"Things seem to happen to Pete Ward. As of July 1 he had made 18 errors at third base for the Chicago White Sox (the team as a whole had made only 53) but two days later he played third base, shortstop and second base in the same inning—which simply has to be a record. If baseball can find time to observe a record for most games won, one club, two bespectacled pitchers (NL—41—Pittsburgh, 1927), it can afford to list one for most positions played, one inning, by error-making, left-handed-hitting rookies born in Montreal, Canada whose fathers played in the National Hockey League.
Ward's father is Jimmy Ward, who played wing on the old Montreal Maroons for a decade back in the '20s and '30s. Young Pete was born in Montreal, but he grew up in Portland, Ore., where his father moved the family in 1945. Since there is no excess of ice in Portland, Pete became a baseball player. At Lewis and Clark College his baseball coach advised him to keep his hands slightly spread on the bat for better control of his swing. Pete liked the idea so much that he spread his hands farther and farther until they were about eight inches apart. He used this unorthodox grip for three seasons in the minor leagues (SI, Dec. 5, 1960) and picked up loads of attention and quite a few base hits (he had batting averages like .321, .345 and .307) but then decided that he was not getting enough power. Last year, even though he was moving up to Class AAA, he abruptly abandoned his strange style and brought his fists together. As a result, he batted .328, hit 22 home runs and became the key man an the biggest and most talked-about trade of the off season, the thing between Chicago and Baltimore that sent Luis Aparicio and Al Smith to the Orioles in exchange for Ron Hansen, Hoyt Wilhelm, Dave Nicholson and Ward. Since Aparicio and Smith were established stars, full-fledged regulars, whereas Hansen was a part-time shortstop, Wilhelm a 39-year-old relief pitcher, Nicholson a chronic failure as a hitter and Ward an untested rookie, everyone sneered and said that Chicago had been taken. But the White Sox screamed, no, no, the man they had been after was Ward and there would not have been a trade at all if Ward had not been included.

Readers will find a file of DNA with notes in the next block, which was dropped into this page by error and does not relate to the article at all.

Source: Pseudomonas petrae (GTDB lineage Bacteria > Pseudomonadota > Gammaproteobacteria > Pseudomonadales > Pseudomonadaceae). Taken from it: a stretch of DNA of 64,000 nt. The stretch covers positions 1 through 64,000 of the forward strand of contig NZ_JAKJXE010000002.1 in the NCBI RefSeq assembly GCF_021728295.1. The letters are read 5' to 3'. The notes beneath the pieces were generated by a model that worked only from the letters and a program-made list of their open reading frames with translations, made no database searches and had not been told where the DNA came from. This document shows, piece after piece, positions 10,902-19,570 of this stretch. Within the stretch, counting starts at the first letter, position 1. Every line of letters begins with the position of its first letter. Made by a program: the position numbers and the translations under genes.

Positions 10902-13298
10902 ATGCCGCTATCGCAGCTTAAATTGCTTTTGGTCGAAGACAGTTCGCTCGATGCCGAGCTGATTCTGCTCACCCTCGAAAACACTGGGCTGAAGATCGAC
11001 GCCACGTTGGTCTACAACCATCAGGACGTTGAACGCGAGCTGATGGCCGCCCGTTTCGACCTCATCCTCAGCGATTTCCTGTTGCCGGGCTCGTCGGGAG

Now, with the season half gone, the White Sox office is wallowing in self-satisfaction. Hansen has been a fine shortstop, Wilhelm has relieved beautifully, Nicholson has hit more than a dozen home runs. And there is still Pete Ward.
The White Sox do not mind Ward's errors. Most have come on throws or easy chances and are what Ward himself calls silly errors. He does make the hard play, the difficult one, and that gives Chicago hope for the future. Ward's hitting, on the other hand, is a present delight. Until the Yankees cooled him last week (Pete went 17 for 0 in a four-game series) he had been the most consistent hitter on the team. He had played in every game, he was batting over .300, he was leading the team in batting, in hits, in doubles and in total bases, he was tied for first in runs scored, and he was second in triples, in home runs and in runs batted in. He looked like a shoo-in for Rookie of the Year in the American League.